For RNA-Seq library preparation, total RNA was first extracted using Trizol, as previously described,21, 22 from control and ESCC tissues (n=3 each). mRNA was then isolated, fragmented and reverse-transcribed into the cDNA libraries with an mRNA-Seq preparation kit (Illumina, San Diego, CA, USA). Library quality was assessed on an Agilent Bioanalyzer 2100 (Agilent, Shanghai, China). The Illumina Hiseq2000 platform was used for single-end sequencing of cDNA libraries. Alignment of reads was performed using Tophat2 with the mm10 build of the mouse genome. Transcript assembly and differential expression genes were identified via Cufflinks software (Seattle, WA, USA).23 RNA-Seq data were analyzed using the CummeRbund package in R.24 Functional enrichment analysis of differential expression genes was performed using the DAVID Functional Annotation Clustering Tool. A heat map of differentially expressed genes involved in glutathione metabolism was generated using Heatmap Builder.25

Western blot

Western blot analysis was performed as previously described.26, 27 Primary antibodies included anti-phospho-p65 antibody (Cell signaling #3033, 1:1000), anti-p65 antibody (Cell Signaling #6956, 1:1000), anti-IκBα antibody (Cell Signaling #3033, 1:1000), anti-IκBα antibody (Cell Signaling #9242, 1:1000), anti-phospho- IκBα antibody (Cell Signaling #6956, 1:2859) and anti-α-tubulin (Sigma-Aldrich #T-9026, 1:5000).


Data are presented as the means±s.d. or s.e. The two-tailed Student’s t-test and one-way analysis of variance were used to calculate statistical significance. A P-value of <0.05 was considered significant.


Mice developed ESCC after carcinogen treatment

To study ESCC in vivo, we modified a previously described carcinogen-induced mouse model.28 Mice were administered drinking water containing 100 μg ml−1 carcinogen 4-nitroquinoline 1-oxide for 15 weeks and then were switched back to dH2O. We analyzed the changes in the histopathology of the esophageal epithelia 15 weeks and 22 weeks after the initial carcinogen treatment. H&E staining results showed the esophageal epithelia from carcinogen-induced mice were noticeably thicker than those in the controls (Figure 1a). Immunohistochemical results revealed that the expression pattern of Keratin14 (K14) was expanded at both dysplasia and ESCC compared with that in normal controls (Figure 1a). K14 is typically specifically expressed in the proliferative basal layer. However, we observed expression of K14 in the suprabasal layer of dysplasia and SCC. Furthermore, we examined the expression pattern of p63, which is elevated in human ESCCs.29 In the control esophageal epithelia, we detected weak p63 protein expression levels in the basal cell layer. However, we observed upregulated p63 expression in both basal and suprabasal layers of dysplasia and ESCC samples (Figure 1a). Next, we quantified the proliferation index of the epithelial cells in the esophagus on the basis of the results from immunohistochemical, by using an antibody against PCNA (Figure 1b). We detected significant increases in cellular proliferation rates in both dysplasia (32.1±3.9%, P<0.05) and SCC (38.4±3.8%, P<0.05) compared with the normal control (7.3±0.7%; Figure 1c).

Figure 1

Mice treated with carcinogen developed dysplasia and ESCC. (a) H&E staining and K14 and p63 IHC staining of normal esophageal epithelium, dysplasia and SCC. (b) PCNA IHC for cell proliferation in normal esophageal epithelium, dysplasia and SCC. (c) Quantification of cell proliferation in normal esophageal epithelium, dysplasia and SCC. H&E, hematoxylin and eosin. IHC, immunohistochemical.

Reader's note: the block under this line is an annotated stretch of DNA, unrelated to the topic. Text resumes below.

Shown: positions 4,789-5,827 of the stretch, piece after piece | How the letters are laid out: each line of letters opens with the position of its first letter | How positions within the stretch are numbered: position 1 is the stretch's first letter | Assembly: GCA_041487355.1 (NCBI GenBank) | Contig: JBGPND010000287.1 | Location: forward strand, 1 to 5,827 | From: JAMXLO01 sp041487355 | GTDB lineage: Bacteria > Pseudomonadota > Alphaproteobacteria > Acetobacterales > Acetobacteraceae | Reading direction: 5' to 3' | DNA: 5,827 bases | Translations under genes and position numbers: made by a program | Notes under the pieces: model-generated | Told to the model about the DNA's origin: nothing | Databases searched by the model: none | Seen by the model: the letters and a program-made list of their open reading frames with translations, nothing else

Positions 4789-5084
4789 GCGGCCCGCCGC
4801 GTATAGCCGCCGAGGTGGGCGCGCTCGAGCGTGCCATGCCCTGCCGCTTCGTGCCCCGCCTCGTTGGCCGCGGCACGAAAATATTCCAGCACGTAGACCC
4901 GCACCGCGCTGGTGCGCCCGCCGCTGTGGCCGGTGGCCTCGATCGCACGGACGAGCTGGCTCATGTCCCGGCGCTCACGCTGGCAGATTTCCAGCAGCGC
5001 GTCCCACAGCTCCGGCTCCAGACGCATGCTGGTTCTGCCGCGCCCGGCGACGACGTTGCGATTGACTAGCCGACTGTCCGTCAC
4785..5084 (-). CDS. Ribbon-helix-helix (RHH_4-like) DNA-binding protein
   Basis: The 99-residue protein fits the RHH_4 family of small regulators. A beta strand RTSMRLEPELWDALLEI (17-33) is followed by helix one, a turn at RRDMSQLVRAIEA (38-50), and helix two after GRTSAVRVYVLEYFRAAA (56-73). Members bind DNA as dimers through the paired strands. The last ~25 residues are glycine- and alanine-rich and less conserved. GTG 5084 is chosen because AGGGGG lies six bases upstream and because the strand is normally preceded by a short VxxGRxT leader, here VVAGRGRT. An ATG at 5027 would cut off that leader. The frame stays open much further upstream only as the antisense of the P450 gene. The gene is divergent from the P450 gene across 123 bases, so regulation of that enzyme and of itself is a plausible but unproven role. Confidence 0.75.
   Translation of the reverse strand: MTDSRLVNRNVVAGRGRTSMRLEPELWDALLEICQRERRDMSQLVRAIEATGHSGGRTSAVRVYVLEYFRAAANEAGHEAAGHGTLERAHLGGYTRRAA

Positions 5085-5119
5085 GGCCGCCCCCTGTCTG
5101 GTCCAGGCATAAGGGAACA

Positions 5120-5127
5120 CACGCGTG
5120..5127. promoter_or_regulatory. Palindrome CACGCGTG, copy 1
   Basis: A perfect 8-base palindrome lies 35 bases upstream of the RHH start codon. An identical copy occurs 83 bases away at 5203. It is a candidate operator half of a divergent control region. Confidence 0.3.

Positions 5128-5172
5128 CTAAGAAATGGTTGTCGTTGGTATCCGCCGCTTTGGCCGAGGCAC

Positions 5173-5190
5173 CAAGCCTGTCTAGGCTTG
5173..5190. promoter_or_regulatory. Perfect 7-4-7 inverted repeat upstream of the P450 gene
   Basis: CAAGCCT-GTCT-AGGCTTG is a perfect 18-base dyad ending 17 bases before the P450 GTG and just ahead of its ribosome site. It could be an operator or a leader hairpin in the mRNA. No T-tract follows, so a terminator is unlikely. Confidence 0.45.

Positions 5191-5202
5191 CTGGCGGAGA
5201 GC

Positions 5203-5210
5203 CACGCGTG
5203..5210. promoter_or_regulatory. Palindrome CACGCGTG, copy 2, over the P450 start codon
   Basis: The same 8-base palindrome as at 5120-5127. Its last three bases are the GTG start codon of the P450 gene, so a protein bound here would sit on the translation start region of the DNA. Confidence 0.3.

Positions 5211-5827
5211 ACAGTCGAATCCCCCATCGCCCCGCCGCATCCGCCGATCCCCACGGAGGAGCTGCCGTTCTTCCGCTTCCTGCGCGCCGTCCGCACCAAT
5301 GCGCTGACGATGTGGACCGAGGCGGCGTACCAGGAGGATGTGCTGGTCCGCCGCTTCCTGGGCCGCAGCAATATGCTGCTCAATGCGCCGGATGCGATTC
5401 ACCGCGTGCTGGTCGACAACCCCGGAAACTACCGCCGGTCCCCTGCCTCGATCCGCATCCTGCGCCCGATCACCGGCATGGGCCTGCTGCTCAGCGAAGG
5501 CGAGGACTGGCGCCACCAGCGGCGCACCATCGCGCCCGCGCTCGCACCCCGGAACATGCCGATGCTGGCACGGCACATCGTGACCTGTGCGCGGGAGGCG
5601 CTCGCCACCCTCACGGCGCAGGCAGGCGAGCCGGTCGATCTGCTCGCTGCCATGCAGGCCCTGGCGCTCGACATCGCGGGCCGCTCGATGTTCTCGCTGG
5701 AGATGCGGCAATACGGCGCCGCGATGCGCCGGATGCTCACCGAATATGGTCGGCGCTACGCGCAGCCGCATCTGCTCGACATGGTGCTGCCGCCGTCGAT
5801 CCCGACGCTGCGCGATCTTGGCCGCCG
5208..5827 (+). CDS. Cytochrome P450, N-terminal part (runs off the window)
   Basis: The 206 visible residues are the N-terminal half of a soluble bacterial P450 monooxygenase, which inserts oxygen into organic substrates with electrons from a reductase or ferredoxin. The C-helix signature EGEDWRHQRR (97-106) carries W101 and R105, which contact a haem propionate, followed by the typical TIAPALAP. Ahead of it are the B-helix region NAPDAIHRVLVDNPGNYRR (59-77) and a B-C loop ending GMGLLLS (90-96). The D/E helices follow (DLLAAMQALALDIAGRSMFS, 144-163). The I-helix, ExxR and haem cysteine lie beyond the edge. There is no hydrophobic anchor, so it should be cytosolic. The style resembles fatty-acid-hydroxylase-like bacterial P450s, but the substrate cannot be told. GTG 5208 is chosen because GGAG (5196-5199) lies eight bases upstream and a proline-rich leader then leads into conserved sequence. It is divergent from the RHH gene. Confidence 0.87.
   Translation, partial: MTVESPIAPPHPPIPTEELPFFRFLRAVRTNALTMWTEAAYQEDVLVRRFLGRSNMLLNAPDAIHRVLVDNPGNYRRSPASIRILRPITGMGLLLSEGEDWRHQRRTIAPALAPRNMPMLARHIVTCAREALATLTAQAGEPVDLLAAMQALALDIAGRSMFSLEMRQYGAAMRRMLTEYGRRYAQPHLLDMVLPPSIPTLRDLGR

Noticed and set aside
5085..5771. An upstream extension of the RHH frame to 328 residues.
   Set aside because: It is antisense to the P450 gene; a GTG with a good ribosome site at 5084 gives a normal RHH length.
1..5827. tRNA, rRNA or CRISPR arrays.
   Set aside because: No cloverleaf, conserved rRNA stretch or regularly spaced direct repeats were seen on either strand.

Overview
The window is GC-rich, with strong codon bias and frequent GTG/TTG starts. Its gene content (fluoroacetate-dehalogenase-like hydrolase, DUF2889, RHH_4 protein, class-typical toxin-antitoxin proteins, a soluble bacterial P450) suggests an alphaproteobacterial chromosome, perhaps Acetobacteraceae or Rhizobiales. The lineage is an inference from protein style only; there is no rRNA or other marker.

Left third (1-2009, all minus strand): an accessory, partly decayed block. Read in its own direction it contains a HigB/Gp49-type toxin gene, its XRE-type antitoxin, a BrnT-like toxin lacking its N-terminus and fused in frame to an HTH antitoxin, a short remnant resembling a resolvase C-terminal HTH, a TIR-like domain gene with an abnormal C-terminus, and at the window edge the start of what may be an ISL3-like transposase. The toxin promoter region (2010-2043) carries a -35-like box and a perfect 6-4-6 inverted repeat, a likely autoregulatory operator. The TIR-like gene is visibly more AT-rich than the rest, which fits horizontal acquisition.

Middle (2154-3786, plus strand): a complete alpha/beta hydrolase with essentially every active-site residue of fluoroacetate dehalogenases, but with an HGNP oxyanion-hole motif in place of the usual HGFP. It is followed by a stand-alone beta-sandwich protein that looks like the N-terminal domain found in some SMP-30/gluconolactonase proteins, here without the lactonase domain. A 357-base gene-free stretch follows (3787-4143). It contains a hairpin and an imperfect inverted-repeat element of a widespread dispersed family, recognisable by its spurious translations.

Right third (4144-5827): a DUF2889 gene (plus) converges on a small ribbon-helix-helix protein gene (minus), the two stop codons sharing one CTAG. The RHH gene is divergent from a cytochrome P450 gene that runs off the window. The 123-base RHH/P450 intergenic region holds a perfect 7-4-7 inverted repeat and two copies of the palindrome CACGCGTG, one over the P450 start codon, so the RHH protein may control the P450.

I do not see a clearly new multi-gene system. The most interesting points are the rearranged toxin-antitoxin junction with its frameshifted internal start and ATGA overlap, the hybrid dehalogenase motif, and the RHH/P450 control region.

Components of the glutathione metabolism pathway were enriched in ESCC

To probe the molecular events responsible for ESCC development, we extracted RNA from normal control and ESCC samples (n=3 each) and performed RNA-Seq. To determine the differences between control and ESCC, we generated density plots of transcriptome-wide differential expression in both conditions (Figure 2a). Our data indicated that 797 transcripts were upregulated, and 1383 transcripts were downregulated in ESCC compared with the control (Figure 2a and Supplementary Table 1). We performed KEGG pathway analysis to obtain a more comprehensive understanding of the transcripts that were enriched in the ESCC sample. Our results revealed that the specific upregulated pathways in ESCC included cell cycle, glutathione metabolism, DNA replication, p53 signaling pathway, focal adhesion, small cell lung cancer, ECM-receptor interaction, pyrimidine metabolism, progesterone-mediated oocyte and drug metabolism (Figure 2b). We generated a heat map of 16 differentially expressed transcripts involved in glutathione metabolism, including Gsta1, Gclc, Gclm, Gsta3, Gsta4, Gpx2, Odc1, Rrm2, Rrm1, Mgst2, Gstp1, Gsr, Srm, Gsta2, Gss and Mgst1 (Figure 2c).

Figure 2

RNA-Seq revealed the upregulation of the glutathione metabolism pathway in ESCC. (a) Scatter plot generated from RNA-Seq data demonstrates that a large number of transcripts were altered in ESCC compared with control. (b) Selected enriched KEGG pathways in ESCC, ordered from top to bottom from highest to lowest P-value. Numbers of transcripts and P-value in each pathway are indicated in the text next to each pathway. (c) Heat map of 16 differentially expressed genes involved in glutathione metabolism.

Inhibition of glutathione metabolism by BSO decreased the ESCC tumor burden

To investigate whether glutathione metabolism contributed to the progression of ESCC development, we treated mice bearing ESCC 20 weeks after initial carcinogen treatment with buthionine sulfoximine (BSO), a commonly used chemical inhibitor of γ -glutamylcysteine synthetase (γ-GCS) that decreases tissue glutathione concentrations (Figure 3a). Two weeks after BSO treatment, mice were killed for analysis. Mice treated with BSO, compared with control mice, exhibited a significant recovery of body weight (Figure 3b). In addition, the tumor lesion numbers per mouse were significantly decreased in mice treated with BSO (Figure 3c). Finally, we validated that glutathione concentrations, GSH transferase and GSH peroxidase activity were inhibited in the esophageal tissues treated with BSO (Figures 3d–f).

Figure 3